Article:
Hey Mr. Brachino I won’t shave my legs

Comments Off on Hey Mr. Brachino I won’t shave my legs
Jase Mueller/Flickr/Creative Commons

Jase Mueller/Flickr/Creative Commons

I have a message for Mr. Brachino. Mr. Brachino should you decide to run another exposé soon please notice that I’m doing something much worse than wearing blue socks. I have decided not to shave. I won’t shave my legs, nor my chest or my brows. I won’t even shave my beard.

I decided to go the way of Mo’Nique, the star of Precious. I’ll let my hair grow in spite of  Hollywood and guys like you who find a pair of turquoise socks to be bizarre. And if you think you should denounce my weird behavior so be it.

Now the reader may be wandering who in heavens is this guy and why we care about him, particularly in a blog which supposedly should deal with viral economic contagions? Okay, fair enough, let me explain.

Mr. Brachino is the editor in chief of Videonews, a news segment which runs within Mattino 5, for what I can understand one of Mediaset’s most followed early morning shows. Now I may be wrong here, I still live on the other side of the pond, and thank God when Mr. Brachino dispenses his meta-journalistic services on the Italian tube I’m still sleeping. It should be known that Mediaset belongs to Silvio Berlusconi, Italy’s colorful Prime Minister.

Recently Mr. Brachino had the brilliant idea to do an exposé on one of the Italian judges who had ruled that Silvio Berlusconi’s Fininvest owed 750 million euro to Italy’s CIR for the anti competitive practices it adopted during the takeover of Italy’s Mondadori Editore, the country’s largest publishing group.

Now the story is way too convoluted to be fully recounted into a blog posting, but it should suffice to say that to wrestle the Mondadori Group from CIR, toward the middle of the eighties, Berlusconi’s Fininvest (which in turn owes Mediaset), bribed its way into a friendly judgment. In the ensuing trial, 20 years of court battles, Berlusconi himself was dismissed only because the violation had reached statute of limitations.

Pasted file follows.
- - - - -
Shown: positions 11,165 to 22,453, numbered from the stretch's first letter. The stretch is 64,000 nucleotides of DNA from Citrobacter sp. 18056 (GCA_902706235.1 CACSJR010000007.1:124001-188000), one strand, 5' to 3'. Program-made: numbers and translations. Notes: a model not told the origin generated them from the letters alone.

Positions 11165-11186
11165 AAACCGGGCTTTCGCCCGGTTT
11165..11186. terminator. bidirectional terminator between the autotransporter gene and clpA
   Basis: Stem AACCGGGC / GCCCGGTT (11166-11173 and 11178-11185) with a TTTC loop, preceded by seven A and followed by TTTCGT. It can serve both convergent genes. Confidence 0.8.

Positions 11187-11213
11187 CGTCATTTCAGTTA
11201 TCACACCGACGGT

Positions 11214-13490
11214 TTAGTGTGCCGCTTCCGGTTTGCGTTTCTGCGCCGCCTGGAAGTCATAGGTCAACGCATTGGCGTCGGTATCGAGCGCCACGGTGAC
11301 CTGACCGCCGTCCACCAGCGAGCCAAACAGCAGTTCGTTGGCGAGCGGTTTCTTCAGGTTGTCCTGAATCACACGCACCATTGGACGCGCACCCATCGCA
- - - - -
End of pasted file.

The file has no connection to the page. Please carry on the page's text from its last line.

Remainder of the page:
So to give Italians a sense of what a menace this magistrate is, Mr. Brachino announced an exclusive investigation into his loony side. It consisted of a video-report in which Brachino’s hounds tailed the magistrate. In Italy such reports are prohibited and are considered a violation of privacy, especially when they are full of frivolous and slandering material. In the case of the aforementioned judge his questionable habits were smoking while strolling in front of the barber shop where he likes to have his hair cut, and a close-up of his socks, which were turquoise and were deemed to be bizarre, and therefore a proof of the magistrate’s poor mental abilities, by Mr. Brachino.

Now Mr. Brachino has been suspended for two months from his position by Italy’s journalist guild the Ordine Nazionale dei Giornalisti. This means that he won’t be able to byline his news segment and will not be able to publish under his byline. I would say great, but too little too late. It is behaviors such as Mr. Brachino’s that are gravely compromising journalism standing with the public, its integrity, and are condemning it to irrelevance. And here is the economic side of this posting. At a time in which thousands of journalists worldwide are loosing their job and/or cannot make a living out of their craft, it is a shame that people like Mr. Brachino should hold such a cushy and well-paid position. I suspect that his salary would suffice to operate a well-funded investigative web site, one that in the future may even help us to shed some light on the myriad of shady operations that Italian parallel structures have been conduction since the arrival of Mr. Berlusconi to power.

Read More Share

Recent Author Posts

Join Our Community

Connect On Social Media

Most Popular Posts

We Blog The World

Pin It on Pinterest

Share This

Share this post with your friends!